The lowering of wages and benefits has encouraged an upsurge in labour activity. Thus when Iraqi longshore staff in the port authority in Um Qasr began organizing a union in November last year, Port Director Abdel Razzaq fired three port workers for trying to organize. Razzak had been installed by the US company given the contract to operate the port – Stevedoring Services of America. He was fired as a result of the worker protests. While dockers still don’t have recognition for their union, six workers’ committees now operate openly in Um Qasr and other ports. Wages for dockers now start at 75,000 ID ($53) per month.

Then, in December, South Oil Company workers threatened to strike against the CPA’s September wage reduction. The Oil Minister immediately agreed to return to the pre-September scale. Unrest spread to the Najibeeya, Haartha, and Az Zubeir electrical generating stations where workers mounted a wildcat strike and stormed the administration buildings. The Ministry agreed to return to the old scale.

South Oil Company unionists finally forced the CPA to raise wages: a concession that eventually spread to most oil workers, and then to power stations.

Other sectors have followed. The Iraqi Federation of Trade Unions has managed to force de facto recognition for metalworkers at Baghdad’s Al Nassr car parts factory, and a minimum wage of 150,000 ID ($106) per month. The Railworkers Union increased wages for workers at Railways of the Iraqi Republic from 75,000 ($53) to 125,000 ID ($88) per month, with equal pay for men and women.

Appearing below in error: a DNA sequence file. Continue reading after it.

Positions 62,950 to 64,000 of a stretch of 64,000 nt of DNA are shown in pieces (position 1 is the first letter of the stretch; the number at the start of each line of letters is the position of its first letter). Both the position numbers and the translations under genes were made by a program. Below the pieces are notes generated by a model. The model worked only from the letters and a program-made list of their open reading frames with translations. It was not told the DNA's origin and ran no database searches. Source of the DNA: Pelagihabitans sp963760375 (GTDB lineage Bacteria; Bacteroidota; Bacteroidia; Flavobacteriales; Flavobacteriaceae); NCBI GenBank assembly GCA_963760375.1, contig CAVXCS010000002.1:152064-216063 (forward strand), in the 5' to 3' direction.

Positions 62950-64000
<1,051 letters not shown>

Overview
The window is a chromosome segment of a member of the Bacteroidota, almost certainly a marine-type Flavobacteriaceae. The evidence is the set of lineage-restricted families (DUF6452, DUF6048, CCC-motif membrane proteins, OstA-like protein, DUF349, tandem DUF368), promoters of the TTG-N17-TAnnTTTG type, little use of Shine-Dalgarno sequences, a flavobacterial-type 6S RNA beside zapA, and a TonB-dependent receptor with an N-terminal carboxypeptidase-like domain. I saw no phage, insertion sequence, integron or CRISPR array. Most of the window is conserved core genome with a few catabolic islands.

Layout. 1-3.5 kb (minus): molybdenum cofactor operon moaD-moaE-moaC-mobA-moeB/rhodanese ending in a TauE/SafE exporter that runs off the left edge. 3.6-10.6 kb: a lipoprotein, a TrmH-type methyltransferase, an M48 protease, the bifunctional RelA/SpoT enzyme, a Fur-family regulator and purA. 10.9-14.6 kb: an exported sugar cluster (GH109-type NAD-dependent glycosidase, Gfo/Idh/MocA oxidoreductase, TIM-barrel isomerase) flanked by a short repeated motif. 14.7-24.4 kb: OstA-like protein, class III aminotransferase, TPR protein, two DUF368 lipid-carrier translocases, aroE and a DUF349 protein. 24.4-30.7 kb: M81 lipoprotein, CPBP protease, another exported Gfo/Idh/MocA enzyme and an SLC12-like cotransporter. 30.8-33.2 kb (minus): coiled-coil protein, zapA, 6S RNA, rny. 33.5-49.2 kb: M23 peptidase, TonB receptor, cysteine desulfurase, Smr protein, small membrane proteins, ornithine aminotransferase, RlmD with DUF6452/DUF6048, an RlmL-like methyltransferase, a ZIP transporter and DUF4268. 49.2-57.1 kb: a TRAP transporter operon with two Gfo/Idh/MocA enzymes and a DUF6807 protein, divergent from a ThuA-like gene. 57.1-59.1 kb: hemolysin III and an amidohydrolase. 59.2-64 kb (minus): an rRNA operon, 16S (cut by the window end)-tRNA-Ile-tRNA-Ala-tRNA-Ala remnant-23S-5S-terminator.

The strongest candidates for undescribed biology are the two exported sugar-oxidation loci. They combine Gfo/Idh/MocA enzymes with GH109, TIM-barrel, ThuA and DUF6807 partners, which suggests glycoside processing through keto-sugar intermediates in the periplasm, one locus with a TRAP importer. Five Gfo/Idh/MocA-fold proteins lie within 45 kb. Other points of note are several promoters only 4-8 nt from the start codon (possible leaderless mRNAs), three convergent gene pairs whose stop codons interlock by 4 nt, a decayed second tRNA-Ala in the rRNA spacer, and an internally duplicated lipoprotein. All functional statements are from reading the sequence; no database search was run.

But a new threat looms. If public industries and utilities privatize, workers fear new corporate owners will cut costs by laying off workers. A recent study by the economics faculty of Baghdad University, reported by Al Jazeera, says unemployment has hovered at 70 per cent since the occupation began. Iraq has neither unemployment benefits nor welfare systems, so the loss of a stable job in a state enterprise condemns a family to hunger and misery.

‘Multinational companies should not be allowed to reap easy profits at the cost of the well-being of Iraqis,’ says Abdullah Muhsen, international representative of the IFTU. ‘The IFTU welcomes foreign investments that bring much-needed technology and jobs for Iraqis. But we oppose privatization.’